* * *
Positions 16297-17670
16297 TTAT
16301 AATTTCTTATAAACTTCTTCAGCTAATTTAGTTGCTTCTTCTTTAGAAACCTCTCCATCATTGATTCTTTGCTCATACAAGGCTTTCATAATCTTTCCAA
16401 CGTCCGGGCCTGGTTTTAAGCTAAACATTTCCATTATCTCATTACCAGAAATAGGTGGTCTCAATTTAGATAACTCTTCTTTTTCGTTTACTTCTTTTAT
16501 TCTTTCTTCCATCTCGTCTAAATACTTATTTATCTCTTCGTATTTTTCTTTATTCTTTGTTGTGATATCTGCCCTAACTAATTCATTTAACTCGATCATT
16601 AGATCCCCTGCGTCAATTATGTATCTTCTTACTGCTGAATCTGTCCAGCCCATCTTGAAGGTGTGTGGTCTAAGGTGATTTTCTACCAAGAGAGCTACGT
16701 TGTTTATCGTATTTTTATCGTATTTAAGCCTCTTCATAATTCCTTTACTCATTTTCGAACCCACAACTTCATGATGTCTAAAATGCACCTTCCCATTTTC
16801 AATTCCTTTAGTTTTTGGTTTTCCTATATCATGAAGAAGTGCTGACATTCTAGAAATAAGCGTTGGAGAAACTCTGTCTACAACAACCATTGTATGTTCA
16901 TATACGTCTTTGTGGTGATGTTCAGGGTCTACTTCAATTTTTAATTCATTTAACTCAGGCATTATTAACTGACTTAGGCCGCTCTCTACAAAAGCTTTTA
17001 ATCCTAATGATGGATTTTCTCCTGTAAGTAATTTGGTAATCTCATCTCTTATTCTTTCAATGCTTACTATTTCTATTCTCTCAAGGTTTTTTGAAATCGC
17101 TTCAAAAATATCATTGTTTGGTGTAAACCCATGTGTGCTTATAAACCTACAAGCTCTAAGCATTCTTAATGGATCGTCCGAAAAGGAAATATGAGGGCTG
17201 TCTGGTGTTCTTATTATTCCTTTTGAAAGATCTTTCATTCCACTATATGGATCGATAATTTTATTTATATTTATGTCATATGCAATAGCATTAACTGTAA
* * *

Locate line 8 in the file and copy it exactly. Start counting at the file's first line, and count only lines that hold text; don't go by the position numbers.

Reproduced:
16801 AATTCCTTTAGTTTTTGGTTTTCCTATATCATGAAGAAGTGCTGACATTCTAGAAATAAGCGTTGGAGAAACTCTGTCTACAACAACCATTGTATGTTCA